“That experience instilled in me a real attention to detail,” he says. That’s obvious, but what makes Earnshaw’s business special is that he knows deep down what it means to want the very best for your motor.

Back in 1994, aged just 13, he began building a replica Morgan 4/4 on the bones of an MGB. His parents owned a farm and Earnshaw stored his work-in-progress in one of the outbuildings. Eventually he left for university but he would return at weekends to work on the Moggy.

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“I hated leaving it in a working shed where it might be damaged, so I commandeered a vacant one elsewhere on the farm,” he says. “It was huge: 5000 square feet. I thought, ‘There’s plenty of room for other people to store their cars here, too’, so I built a website and began advertising the space.”

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In no time, he was storing a neighbour’s Jaguar E-Type and Mk2, and another’s Mitsubishi Evo VI.

Then followed five seasons with events company Procar, during which time Earnshaw got his Class 1 HGV licence and looked after the Marlboro F1 motorhome fleet. Behind the scenes he continued to develop his car storage business, rushing home to prepare customers’ cars for collection. By the time he decided to quit Procar, in 2009, he was storing 35 cars.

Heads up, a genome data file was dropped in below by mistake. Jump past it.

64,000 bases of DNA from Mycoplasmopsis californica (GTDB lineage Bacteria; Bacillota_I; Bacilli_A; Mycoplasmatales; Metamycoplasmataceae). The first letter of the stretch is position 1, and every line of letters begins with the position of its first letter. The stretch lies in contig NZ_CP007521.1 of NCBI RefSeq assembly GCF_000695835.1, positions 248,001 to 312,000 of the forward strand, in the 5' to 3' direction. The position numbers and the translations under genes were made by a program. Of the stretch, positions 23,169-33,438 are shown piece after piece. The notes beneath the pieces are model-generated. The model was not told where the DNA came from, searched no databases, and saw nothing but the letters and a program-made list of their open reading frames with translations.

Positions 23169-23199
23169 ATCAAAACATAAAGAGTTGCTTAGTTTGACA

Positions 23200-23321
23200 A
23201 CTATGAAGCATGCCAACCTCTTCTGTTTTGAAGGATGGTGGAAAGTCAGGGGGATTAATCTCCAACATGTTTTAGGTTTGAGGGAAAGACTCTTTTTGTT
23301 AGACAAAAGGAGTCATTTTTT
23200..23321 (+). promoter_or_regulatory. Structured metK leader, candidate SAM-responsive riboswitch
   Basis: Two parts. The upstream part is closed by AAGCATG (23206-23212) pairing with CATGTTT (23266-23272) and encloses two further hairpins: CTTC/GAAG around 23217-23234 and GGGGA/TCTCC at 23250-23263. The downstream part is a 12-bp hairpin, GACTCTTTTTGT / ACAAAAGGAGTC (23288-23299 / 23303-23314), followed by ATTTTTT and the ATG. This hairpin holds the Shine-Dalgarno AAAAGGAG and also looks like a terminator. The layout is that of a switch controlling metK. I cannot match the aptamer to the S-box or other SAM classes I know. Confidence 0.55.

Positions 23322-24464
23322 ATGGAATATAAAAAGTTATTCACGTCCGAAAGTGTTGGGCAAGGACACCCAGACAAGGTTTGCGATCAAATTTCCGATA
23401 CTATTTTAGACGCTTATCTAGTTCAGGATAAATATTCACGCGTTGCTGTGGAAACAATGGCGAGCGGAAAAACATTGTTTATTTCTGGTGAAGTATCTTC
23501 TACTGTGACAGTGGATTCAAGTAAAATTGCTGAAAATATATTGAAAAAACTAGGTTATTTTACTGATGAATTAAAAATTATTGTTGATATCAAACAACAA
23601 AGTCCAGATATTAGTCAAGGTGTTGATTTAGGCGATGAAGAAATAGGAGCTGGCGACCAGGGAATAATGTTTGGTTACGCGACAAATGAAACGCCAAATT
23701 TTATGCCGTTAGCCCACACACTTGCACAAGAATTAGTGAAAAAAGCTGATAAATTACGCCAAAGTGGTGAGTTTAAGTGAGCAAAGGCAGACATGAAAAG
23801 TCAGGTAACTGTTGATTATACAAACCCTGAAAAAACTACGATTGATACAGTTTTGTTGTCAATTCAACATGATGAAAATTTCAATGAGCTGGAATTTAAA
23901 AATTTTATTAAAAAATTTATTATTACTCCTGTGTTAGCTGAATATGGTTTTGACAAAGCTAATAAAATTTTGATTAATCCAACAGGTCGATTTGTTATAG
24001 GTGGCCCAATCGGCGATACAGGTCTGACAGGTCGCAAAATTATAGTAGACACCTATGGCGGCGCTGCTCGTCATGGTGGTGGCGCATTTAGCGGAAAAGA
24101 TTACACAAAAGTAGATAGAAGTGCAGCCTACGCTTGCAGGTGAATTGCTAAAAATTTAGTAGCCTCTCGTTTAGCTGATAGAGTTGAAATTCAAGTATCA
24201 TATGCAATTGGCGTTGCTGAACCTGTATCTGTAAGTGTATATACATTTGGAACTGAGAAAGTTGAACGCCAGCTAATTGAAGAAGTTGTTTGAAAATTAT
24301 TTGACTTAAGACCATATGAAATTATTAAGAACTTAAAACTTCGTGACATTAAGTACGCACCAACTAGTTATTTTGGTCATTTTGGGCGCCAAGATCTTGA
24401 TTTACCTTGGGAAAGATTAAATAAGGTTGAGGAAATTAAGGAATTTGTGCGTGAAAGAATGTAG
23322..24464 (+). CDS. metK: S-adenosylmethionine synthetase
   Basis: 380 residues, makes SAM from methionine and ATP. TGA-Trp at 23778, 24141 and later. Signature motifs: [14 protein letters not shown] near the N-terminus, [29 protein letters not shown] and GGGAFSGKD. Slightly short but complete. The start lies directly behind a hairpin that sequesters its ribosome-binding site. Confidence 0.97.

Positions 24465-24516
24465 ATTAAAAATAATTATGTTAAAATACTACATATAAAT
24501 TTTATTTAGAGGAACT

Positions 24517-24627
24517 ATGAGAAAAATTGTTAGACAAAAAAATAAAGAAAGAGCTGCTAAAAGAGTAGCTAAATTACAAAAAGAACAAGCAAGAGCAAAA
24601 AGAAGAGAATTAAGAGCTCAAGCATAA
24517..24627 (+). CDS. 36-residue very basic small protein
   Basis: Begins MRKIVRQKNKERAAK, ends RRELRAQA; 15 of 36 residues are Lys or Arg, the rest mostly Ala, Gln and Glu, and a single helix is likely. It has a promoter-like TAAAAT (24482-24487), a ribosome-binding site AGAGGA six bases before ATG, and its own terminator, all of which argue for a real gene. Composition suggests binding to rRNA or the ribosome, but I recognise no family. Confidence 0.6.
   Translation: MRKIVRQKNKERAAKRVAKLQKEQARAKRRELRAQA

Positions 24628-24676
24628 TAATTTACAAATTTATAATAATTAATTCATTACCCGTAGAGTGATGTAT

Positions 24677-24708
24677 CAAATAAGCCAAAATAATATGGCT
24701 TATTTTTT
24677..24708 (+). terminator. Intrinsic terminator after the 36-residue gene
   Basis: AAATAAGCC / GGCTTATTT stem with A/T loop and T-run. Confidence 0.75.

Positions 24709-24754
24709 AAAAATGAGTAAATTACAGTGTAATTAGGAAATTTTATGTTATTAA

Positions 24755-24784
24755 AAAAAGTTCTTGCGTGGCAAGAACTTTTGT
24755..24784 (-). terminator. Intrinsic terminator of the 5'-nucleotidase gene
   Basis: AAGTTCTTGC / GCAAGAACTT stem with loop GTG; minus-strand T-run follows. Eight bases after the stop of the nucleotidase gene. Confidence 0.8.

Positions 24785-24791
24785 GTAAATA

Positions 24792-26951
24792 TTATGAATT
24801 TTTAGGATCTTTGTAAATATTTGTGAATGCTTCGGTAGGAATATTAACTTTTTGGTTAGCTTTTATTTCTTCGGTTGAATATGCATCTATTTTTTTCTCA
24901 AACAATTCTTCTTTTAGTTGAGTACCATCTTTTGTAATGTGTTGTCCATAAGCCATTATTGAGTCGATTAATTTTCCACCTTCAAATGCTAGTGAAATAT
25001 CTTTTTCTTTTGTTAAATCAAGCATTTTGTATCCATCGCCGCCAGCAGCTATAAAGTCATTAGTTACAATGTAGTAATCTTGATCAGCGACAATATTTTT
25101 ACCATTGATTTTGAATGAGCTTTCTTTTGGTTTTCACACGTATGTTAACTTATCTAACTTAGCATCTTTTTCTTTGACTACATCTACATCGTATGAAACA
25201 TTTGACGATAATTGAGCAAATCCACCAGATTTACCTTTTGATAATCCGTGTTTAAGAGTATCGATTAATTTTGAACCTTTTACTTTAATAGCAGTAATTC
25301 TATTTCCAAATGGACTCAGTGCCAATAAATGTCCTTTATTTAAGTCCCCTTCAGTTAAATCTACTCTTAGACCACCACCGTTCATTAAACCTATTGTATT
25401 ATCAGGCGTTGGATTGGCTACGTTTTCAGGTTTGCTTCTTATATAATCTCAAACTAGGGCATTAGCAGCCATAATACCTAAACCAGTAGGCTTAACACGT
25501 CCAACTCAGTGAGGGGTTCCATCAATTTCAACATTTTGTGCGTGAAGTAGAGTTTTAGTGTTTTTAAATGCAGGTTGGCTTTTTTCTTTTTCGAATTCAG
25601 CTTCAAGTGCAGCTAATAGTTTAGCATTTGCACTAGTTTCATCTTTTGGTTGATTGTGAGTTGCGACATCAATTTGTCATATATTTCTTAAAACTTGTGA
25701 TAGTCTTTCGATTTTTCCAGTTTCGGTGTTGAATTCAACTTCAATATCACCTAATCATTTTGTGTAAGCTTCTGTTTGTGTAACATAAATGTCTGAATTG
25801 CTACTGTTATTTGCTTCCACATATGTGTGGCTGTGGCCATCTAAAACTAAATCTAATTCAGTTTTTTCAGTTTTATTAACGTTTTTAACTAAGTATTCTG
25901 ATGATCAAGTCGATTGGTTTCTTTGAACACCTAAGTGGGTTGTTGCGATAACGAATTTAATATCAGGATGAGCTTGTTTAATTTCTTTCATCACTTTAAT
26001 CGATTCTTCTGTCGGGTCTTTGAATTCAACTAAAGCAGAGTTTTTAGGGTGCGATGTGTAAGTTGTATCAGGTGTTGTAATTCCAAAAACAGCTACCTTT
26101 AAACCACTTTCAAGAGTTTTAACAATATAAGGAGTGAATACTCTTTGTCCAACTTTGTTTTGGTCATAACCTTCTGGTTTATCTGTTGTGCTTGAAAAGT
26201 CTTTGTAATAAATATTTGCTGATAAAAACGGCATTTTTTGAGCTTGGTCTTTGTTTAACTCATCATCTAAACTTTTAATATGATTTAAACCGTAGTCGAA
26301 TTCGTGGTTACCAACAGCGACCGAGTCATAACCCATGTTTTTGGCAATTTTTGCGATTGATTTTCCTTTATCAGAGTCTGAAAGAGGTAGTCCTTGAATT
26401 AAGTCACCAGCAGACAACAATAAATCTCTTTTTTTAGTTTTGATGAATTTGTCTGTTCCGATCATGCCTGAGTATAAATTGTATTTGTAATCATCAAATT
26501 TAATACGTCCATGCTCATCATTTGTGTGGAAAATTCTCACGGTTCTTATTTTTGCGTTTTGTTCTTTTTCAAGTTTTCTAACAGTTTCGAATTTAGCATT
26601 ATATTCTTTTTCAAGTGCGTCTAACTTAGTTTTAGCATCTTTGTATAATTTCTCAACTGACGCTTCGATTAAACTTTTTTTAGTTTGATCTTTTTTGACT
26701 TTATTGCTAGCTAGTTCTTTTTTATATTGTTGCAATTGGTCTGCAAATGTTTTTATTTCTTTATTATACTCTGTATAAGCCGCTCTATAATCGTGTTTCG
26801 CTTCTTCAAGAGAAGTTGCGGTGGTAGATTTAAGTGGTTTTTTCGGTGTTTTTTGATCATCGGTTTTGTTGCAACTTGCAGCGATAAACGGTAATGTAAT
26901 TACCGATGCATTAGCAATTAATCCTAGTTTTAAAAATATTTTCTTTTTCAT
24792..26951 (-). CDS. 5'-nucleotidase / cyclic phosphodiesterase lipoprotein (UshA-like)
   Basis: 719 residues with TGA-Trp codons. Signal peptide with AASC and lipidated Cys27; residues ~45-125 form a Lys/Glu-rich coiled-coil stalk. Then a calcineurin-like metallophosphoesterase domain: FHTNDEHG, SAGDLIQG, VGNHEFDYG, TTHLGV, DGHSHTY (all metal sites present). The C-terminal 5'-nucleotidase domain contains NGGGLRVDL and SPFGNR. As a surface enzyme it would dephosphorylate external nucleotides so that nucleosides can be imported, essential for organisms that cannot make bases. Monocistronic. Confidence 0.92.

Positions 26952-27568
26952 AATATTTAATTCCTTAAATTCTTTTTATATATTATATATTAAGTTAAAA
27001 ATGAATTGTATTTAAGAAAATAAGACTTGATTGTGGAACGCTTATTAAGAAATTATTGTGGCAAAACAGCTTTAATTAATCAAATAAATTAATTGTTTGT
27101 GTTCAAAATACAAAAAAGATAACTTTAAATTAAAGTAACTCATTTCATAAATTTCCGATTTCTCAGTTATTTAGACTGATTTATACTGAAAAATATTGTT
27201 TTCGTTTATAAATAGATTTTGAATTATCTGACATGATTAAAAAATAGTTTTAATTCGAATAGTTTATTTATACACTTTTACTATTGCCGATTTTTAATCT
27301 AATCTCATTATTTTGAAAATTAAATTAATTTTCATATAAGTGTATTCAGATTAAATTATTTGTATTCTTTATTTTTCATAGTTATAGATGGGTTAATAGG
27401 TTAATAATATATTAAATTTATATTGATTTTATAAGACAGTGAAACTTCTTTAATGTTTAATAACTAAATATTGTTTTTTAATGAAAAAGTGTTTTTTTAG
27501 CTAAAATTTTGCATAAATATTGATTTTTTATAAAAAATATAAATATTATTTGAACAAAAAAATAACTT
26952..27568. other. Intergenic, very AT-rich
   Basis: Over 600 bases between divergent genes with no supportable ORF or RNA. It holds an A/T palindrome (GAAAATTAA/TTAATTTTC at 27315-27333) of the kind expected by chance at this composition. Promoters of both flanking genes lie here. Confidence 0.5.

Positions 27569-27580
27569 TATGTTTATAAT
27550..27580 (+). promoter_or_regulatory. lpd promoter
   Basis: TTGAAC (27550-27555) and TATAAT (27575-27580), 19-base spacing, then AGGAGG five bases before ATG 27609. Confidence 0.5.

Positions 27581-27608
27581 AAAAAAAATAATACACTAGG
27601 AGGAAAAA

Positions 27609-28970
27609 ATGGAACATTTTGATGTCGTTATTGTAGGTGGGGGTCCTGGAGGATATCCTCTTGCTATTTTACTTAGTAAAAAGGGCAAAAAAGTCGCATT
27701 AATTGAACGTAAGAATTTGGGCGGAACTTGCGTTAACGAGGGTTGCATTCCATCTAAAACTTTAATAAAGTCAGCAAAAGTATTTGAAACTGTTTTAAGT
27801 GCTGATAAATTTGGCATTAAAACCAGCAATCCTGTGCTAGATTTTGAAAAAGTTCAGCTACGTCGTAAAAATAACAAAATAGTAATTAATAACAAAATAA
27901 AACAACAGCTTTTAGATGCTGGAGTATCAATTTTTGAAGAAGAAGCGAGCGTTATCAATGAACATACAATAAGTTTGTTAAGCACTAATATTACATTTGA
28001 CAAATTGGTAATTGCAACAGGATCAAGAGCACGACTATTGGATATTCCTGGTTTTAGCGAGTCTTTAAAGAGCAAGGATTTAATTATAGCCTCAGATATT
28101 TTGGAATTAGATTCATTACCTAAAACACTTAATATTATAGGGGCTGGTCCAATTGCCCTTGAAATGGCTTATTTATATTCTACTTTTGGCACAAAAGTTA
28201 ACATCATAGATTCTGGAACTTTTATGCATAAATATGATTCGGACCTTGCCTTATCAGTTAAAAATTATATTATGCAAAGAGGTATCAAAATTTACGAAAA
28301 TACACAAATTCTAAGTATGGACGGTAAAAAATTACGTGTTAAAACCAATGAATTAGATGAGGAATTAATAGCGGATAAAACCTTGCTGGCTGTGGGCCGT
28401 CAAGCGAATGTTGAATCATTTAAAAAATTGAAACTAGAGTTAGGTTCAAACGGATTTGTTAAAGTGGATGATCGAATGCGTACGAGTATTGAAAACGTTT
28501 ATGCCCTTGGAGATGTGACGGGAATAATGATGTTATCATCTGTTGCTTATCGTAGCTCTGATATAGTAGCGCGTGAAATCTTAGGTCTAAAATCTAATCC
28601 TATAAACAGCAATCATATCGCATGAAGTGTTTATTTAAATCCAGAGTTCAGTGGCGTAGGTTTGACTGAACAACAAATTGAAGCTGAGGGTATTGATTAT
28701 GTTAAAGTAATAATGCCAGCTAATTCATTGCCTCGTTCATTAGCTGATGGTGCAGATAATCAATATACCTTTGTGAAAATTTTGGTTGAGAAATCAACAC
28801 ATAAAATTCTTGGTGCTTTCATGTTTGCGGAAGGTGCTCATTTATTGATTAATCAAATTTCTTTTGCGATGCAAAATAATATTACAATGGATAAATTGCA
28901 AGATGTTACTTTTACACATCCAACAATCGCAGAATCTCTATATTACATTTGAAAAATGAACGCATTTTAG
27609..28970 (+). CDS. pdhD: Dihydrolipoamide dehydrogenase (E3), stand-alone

“I thought I could make a business of it but knew I wanted it to be about more than simply car storage,” he says. “I wanted to go the extra mile – in-storage checks, departure protocol, and collection and delivery wherever, whenever. Our motto is ‘The answer’s always yes’.”

Which is why Earnshaw recently found himself collecting a Rolls at 8pm and returning it, valeted, to the customer at 8am the next morning. And why one of his drivers delivered a customer’s Porsche 930 Turbo to Reims to save his holiday after his Ferrari 575M broke down.